The Court of Justice of the European Union (CJEU) ruled this week that pre-checked consent boxes for the use of cookies are not valid.

This means consent requires an active opt-in.

CJEU’s ruling comes as part of a case against the lottery website, Planet49, which asked users to give consent for cookies in order for them to play a promotional game (bundling cookie consent with another purpose).

Isn’t this already the case?

You might assume that explicit consent is already required under GDPR, which states that when consent is used as legal basis to process personal data it must be ‘freely given, specific, and informed’. However, the majority of companies seem to be skirting around this, perhaps fearful of the impact on tracking of their users for advertising and analytics. Confusion is amplified by the fact that the GDPR is supplemented by the ePrivacy Directive (or ‘cookie law’).

GDPR’s 88 pages only directly refer to cookies once, effectively stating that companies have a right to process their users’ data as long as they receive consent or have a legitimate interest. In a recent paper, the ICO stated that: “Discussions with IAB and IAB Europe in August 2018 indicated that a number of TCF participants were indeed relying on legitimate interests to set cookies.”

Meanwhile, the ePrivacy Directive (which pre-dates GDPR) states that websites must receive users’ consent before the use of cookies – with the exception of ‘strictly necessary’ cookies. The update to the ePrivacy Directive (which is known as the ePrivacy Regulation) is still ongoing after heavy pushback from adtech and telecoms companies.

Now, CJEU’s recent ruling is likely to inform the new ePrivacy rules, also serving a wake-up call for websites currently flouting the rules around cookie laws. 

What are websites currently doing?

A recent study by researchers from the University of Michigan and Ruhr-University Bochum in Germany found that 86% of cookie consent notices (out of 5,000 analysed) offered no options other than a confirmation button. More often than not, these buttons do not actually serve any purpose (as they do not actively ask for consent).

The study also found widespread manipulation of the current system, with 57% of cookie consent notices using ‘dark pattern’ techniques to nudge users into giving consent. For example, by making the ‘more options’ button less visible and highlighting the ‘agree’ button.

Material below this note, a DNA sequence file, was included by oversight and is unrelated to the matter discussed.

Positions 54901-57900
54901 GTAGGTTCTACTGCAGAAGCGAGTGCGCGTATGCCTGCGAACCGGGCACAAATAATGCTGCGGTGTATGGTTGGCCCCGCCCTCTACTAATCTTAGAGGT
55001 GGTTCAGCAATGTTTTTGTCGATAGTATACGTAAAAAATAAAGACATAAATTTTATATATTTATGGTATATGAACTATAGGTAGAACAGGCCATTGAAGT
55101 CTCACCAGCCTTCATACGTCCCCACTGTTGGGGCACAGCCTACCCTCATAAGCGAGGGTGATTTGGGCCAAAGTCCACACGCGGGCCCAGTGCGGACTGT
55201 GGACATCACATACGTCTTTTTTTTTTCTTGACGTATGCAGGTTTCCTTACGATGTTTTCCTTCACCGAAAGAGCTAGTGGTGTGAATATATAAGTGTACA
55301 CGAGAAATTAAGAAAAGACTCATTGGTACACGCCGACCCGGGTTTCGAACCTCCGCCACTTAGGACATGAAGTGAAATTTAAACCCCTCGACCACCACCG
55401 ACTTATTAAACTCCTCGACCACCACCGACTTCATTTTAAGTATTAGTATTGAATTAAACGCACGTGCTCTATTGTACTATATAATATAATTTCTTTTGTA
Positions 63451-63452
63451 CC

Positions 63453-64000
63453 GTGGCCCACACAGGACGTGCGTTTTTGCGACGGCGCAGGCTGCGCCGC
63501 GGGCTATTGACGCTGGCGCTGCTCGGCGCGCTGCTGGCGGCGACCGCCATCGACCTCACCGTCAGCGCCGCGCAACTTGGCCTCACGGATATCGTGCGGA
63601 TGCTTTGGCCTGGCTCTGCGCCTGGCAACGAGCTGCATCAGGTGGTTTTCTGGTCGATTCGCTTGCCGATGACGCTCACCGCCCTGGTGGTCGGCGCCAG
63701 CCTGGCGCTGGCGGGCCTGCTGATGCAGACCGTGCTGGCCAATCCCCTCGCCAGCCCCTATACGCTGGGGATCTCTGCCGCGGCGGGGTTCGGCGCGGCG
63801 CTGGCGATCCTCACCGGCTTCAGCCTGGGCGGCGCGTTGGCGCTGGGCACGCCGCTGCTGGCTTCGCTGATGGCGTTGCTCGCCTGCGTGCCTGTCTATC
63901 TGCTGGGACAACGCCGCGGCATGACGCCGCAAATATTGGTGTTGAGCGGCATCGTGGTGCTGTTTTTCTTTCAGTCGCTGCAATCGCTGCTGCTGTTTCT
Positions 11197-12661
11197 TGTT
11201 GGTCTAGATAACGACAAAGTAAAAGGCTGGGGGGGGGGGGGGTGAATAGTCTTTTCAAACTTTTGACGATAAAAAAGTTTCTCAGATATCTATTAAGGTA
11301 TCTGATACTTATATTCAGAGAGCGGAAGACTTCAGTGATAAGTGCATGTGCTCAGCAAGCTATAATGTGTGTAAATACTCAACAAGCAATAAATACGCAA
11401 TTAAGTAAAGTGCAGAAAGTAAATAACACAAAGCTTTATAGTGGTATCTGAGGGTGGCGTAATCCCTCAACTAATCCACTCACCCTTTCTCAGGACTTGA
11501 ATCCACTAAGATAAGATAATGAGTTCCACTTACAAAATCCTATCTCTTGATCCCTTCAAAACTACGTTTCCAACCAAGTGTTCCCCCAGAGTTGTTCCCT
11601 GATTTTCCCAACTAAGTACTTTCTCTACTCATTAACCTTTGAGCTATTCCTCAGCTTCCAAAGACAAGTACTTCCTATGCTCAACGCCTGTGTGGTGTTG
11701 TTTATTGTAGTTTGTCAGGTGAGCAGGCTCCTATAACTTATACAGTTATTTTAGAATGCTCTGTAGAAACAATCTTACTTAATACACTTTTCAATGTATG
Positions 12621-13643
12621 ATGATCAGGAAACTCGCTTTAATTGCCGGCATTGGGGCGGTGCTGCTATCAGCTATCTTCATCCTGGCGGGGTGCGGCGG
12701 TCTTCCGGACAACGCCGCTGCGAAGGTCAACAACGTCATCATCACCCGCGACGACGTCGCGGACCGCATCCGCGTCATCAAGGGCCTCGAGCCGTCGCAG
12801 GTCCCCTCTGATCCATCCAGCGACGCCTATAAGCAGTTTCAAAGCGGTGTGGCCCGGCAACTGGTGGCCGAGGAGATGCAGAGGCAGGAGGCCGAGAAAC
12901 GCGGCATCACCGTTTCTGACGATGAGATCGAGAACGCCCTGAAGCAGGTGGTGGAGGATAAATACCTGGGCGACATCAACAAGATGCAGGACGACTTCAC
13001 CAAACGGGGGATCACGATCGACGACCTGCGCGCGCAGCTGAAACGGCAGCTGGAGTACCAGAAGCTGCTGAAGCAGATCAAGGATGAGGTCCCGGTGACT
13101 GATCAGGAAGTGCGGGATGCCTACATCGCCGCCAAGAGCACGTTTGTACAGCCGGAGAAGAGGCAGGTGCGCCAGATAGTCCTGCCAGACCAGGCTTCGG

Similarly, only 39% of notices mentioned the exact purpose for the data collection, and only 21% stated who can actually access the data.

Overall, the study concluded that if cookie notices were actually compliant with the EU’s existing privacy laws, only a small percentage of consumers would give consent. This is because the lack of choice and absence of information nudges consumers to click ‘OK’ without much consideration. In contrast, the more choices are offered, the more consumers are likely to decline their consent. This highlights why companies are reluctant to be more transparent; largely out of fear that consumers will opt out.

cookie notice

What about cookie walls?

Another area of confusion for consumers is ‘cookie walls’, which is where a user is declined access to a website if they do not give consent to cookie data being tracked. The data is effectively given in ‘exchange’ for content.

As a result, many consumers will automatically agree just to be able to gain access (even if they wouldn’t otherwise) – as well as agree in all instances due to the assumption that website policies are likely to be the same or similar.

Earlier this year, however, the Dutch Data Protection Agency concluded that cookie walls are not complaint with GDPR, stating that “permission is not ‘free’ if someone has no real or free choice. Or if the person cannot refuse giving permission without adverse consequences.” In most cases, the consequences would be refusal to enter a site.

This conclusion is certainly positive, but the DPA can be overruled by the CJEU, and therefore be subject to legal challenge. In its recent ruling, the CJEU did not come to any conclusion on cookie walls, stating that “further clarity may come from the Orange Romania case”, which is also pending in the European Court of Justice.

Transparency also a stipulation

Not only did CJEU’s recent ruling stipulate the need for explicit consent, but also that websites must state specific information about the cookie in order for it to be valid. This means providing information on the duration of the cookie, and who will have access to the data that is being tracked.

This is certainly the most surprising element of the ruling, and the part that is likely to prompt many within the industry to change their approach.

Alongside changing the way consent is given, it will also require website operators to pro-actively change user interface text to reflect expiration dates. Essentially, there will be no way to hide or obscure how persistently they are tracking users, which throws up another issue that many consumers are likely to be unaware of.

Thanks to CJEU’s ruling, greater compliance certainly looks to be on the way. For publishers and advertisers, it remains to be seen what the impact will truly be. However, it could be wise to look beyond basic cookie data in order to identify and target the most relevant consumers (and ensure regulation).